As you have read here before, almost everything tastes better when served inside two slices of (good) bread. Or maybe a nice crusty roll. And many regions of the country have their own sandwich specialties.
Go to New England and you find the lobster or clam strip roll. In Philadelphia, you eat a hoagie or cheesesteak or—my personal favorite—the roast pork Italiano. The mid-Atlantic region has crabcake or softshell crab sandwiches. Go further south Memphis and feast on pulled pork sandwiches. Go even further south to Louisiana and you find the magnificent po-boy overflowing with shrimp, crawfish, catfish, or oysters. And who can forget Chicago and the Chicago hot dog and Italian roast beef sandwich.
Which brings us to Iowa. When most people think of Iowa they think of corn. But did you know that Iowa also raises more pigs than any other state in the Union? And that brings us to the breaded pork tenderloin sandwich--Iowa’s greatest gift to the gastronomic world.
“A Pork Tenderloin sandwich is traditionally prepared from a thinly sliced piece of pork tenderloin, hammered thin with a meat mallet. The meat is then dipped in flour, eggs and breadcrumbs before being deep fried in oil. After cooking, the prepared Pork Tenderloin is then served on a hamburger bun. The sandwich can be served with condiments such as mustard, lettuce, onions, pickles, and mayonnaise” (wikipedia.com). Misinformed Hoosiers believe that the breaded pork tenderloin sandwich originated in Huntington, Indiana and name Nicholas Freinstein as its creator. We highly intelligent Hawkeyes know that the breaded pork tenderloin is early Iowa German settlers’ adaptation of the Wiener Schnitzel.
So while in the birthplace of the breaded pork tenderloin, it was my mission to eat as many as possible. So we take you back a week to our brief stop in Mt. Pleasant, Iowa. Needing lunch, we made the short drive to Jerry’s Family Restaurant which is perhaps best known for having served President Obama a piece of pie and cup of coffee during a surprise visit on April 27, 2010. Jerry’s the kind of homey place that places rice in the salt shaker to retard clumping.
Chuck’s lunch was the Hot Roast Beef Sandwich Special with mashed potatoes and gravy. Looks delicious, doesn’t it? Wish it were as good as it looks.
My choice—obviously—was the breaded pork tenderloin sandwich with my three standard condiments—onion, dill pickle, and yellow mustard—on a toasted bun (extra points for toasting the roll). The tenderloin was large with two ends extending beyond the bun and the breading was a reddish-brown in color. The “baseball mitt” cupped shape is not uncommon with in-house flattened and breaded tenderloins. There was a nice crust on the meat, but the edges were drier than I would have liked.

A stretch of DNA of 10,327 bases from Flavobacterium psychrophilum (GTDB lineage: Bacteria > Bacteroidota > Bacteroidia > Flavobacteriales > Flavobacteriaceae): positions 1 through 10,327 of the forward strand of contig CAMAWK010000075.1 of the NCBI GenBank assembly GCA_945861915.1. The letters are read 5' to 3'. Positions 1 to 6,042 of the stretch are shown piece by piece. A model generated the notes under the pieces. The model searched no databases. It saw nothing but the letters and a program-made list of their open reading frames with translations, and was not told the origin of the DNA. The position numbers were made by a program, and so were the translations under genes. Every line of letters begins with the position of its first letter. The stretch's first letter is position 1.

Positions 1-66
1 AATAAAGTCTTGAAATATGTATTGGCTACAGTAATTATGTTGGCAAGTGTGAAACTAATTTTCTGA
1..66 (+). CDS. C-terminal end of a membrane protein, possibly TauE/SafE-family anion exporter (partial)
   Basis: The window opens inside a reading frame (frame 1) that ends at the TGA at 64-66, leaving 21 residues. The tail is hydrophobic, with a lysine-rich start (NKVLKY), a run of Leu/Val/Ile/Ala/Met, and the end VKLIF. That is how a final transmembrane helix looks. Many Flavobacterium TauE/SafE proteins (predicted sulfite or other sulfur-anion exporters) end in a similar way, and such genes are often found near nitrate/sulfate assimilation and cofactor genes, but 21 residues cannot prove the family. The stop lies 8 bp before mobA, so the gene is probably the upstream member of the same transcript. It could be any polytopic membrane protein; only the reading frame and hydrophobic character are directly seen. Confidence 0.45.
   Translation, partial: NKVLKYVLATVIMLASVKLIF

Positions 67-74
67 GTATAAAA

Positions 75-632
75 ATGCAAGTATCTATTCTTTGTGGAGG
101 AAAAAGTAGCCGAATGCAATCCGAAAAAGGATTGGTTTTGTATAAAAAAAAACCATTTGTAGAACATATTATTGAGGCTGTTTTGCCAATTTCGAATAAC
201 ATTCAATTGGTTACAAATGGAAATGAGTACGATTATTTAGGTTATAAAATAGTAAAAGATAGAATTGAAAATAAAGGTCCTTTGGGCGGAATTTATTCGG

Rating for Jerry’s--2.5 Addies.
The next stop on the pork tenderloin highway was Red’s Alehouse in North Liberty, IA, and we were joined on that outing by Jerry and Barb Zinn.
Jerry chose the Clubhouse Melt with turkey, ham, Swiss, cheddar, mozzarella, bacon, lettuce, tomato, and “house” sauce on Texas toast.
Barb selected the Margherita Flatbread with olive oil, tomatoes, mozzarella, and fresh basil.
For Chuck, it was the Steak Sandwich with sliced hanger steak, demi-glace, onion tangles, and Swiss cheese on a ciabatta “hoagie” roll. This had great flavor, but unfortu-nately a few of the slices of steak contained a fairly large amount of gristle.
For me—of course—it was Red’s version of the breaded pork tenderloin sandwich served with red cabbage slaw. The condiments of choice were again onion, pickle, and yellow mustard.
How do I say this? The sandwich was almost too good. While it slightly extended beyond the bun, it was almost too thick and too juicy. How do you explain that a real breaded pork tenderloin is maybe one-eighth to one-quarter of an inch thick before the breading is applied? You lose some of the crisp, some of the crunch when the meat is much thicker.
Still, even though not your standard breaded pork tenderloin, this was better than that at Hamburg Inn No. 2, and this lunch earns a 4.0 Addie rating.